Just Married Please Excuse

To be honest, enjoying reading modern Indian writers is a bit of a rarity for me. Whisking aside books that have made a big impact worldwide like The God of Small Things, Interpreter of Maladies, Midnight’s Children, The Inheritance of Loss to name a few, I do not enjoy picking up an Indian author. Maybe the fact that they are all too mushy and are mostly about the various shades of love and are largely one dimensional has to do something with it. I have never read Chetan Bhagat and I took great offence when during a brainless game which our office HR made us play, a girl guessed my favourite author to be the said gentleman. I almost burnt her with my gaze. Now before you jump on me to be anti-Indian writers, let me add that irrespective of the country to which it belongs, the story is the real hero of a book. And India is such a vast country that it can never be complicated to find a story that touches you immensely. I am still on this quest and opening up to Indian novels with great caution.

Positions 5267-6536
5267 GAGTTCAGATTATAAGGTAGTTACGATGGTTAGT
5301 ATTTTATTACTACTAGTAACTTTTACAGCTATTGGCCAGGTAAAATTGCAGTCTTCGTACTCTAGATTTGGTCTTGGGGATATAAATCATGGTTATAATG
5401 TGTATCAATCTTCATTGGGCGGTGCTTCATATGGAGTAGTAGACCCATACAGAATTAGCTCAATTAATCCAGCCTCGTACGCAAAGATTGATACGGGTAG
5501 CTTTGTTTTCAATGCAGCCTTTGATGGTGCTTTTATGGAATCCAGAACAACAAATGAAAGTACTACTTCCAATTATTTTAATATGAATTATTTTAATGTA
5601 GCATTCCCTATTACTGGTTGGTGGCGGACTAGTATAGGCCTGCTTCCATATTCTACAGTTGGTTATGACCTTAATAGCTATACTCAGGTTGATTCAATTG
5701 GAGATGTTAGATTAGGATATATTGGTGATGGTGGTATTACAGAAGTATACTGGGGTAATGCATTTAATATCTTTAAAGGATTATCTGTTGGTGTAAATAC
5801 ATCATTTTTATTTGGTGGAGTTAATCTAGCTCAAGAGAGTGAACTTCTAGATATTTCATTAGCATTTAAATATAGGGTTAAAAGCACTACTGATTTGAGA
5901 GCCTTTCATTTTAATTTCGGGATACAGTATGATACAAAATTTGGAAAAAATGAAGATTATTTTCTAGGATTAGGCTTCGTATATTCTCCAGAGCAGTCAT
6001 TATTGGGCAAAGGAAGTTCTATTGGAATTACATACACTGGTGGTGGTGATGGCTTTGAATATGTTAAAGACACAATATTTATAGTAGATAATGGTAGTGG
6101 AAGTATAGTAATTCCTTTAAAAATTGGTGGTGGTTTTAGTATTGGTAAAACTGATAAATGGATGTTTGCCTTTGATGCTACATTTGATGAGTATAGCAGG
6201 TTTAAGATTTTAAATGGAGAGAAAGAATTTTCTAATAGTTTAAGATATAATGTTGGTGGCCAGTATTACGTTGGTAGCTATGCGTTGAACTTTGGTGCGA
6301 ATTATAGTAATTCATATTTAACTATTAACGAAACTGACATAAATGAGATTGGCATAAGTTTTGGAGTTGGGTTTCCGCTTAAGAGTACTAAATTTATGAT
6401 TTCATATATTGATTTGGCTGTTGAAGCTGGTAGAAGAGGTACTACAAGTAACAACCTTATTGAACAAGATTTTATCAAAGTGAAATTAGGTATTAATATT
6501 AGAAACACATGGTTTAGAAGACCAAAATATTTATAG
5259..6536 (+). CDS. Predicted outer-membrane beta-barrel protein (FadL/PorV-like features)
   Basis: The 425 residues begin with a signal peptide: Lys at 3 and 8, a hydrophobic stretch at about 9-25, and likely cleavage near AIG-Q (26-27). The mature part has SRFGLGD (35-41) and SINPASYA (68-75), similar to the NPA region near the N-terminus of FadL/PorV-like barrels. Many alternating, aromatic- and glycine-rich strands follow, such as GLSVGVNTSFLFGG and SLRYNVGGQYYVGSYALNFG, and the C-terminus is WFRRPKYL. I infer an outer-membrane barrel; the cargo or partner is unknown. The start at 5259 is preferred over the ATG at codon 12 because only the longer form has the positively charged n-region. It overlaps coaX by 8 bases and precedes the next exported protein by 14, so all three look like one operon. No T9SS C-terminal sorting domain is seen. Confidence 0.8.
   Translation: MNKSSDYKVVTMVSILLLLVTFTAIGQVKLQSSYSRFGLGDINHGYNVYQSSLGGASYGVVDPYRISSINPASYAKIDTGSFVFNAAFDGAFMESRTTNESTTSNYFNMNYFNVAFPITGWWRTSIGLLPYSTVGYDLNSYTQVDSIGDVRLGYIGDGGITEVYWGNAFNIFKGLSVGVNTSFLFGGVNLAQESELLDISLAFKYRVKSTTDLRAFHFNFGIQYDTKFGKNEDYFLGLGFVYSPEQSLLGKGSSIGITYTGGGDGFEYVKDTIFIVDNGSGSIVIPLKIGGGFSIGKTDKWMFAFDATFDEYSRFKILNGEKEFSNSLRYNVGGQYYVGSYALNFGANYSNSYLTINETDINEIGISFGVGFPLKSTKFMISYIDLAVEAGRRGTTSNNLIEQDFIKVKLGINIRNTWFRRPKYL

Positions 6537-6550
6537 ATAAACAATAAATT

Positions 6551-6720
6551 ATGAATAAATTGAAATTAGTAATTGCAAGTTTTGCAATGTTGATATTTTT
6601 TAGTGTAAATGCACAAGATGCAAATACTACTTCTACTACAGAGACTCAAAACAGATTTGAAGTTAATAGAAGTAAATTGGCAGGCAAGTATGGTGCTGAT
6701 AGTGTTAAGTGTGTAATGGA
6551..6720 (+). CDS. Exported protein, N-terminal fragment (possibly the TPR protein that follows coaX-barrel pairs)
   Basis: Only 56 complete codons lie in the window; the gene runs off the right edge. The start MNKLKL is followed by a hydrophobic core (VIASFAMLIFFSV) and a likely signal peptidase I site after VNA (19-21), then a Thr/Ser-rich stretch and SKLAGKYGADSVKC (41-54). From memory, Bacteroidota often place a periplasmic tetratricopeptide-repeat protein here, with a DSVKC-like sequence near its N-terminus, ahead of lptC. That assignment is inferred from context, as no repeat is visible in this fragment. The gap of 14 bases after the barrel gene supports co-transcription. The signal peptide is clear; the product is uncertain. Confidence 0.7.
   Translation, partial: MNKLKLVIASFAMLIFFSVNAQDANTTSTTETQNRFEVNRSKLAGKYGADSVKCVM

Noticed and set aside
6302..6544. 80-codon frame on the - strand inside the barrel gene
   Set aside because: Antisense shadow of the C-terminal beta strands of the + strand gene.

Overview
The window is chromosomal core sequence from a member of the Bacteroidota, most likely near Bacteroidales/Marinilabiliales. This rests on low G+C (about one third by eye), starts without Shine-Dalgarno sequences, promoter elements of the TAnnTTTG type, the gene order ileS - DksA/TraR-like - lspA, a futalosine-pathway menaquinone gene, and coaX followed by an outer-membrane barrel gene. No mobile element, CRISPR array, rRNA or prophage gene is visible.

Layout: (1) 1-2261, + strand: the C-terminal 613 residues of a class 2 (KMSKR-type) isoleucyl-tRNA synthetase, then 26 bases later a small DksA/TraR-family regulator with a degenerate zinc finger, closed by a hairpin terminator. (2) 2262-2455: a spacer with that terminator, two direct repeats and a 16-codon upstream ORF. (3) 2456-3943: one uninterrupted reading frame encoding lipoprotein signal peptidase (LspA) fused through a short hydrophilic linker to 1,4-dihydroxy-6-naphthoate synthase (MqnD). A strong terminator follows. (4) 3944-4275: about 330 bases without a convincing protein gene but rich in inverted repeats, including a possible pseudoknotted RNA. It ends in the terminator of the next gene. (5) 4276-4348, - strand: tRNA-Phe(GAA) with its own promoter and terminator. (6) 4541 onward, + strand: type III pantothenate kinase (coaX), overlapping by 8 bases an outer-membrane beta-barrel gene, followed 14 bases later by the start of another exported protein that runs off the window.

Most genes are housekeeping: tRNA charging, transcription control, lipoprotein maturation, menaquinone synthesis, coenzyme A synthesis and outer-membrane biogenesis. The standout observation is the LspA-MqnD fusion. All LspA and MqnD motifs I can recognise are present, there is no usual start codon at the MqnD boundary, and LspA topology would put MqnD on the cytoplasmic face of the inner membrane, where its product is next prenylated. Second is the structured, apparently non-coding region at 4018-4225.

Being utterly romantic myself, I am not against love stories but our cinema churns and throws out a substantial amount of them at us every month. So when it comes to reading a book, I would really not appreciate a nauseating Déjà Vu. In short, I would prefer Life of Pi over Five Point Someone, I would prefer something which gives me a different perspective, something which shows me a world I have not seen before. I did find The Mine by Arnab Ray quite chilling at places and Amish’s first two installations of the Shiva Trilogy decent enough but these were rare cases and not the norm.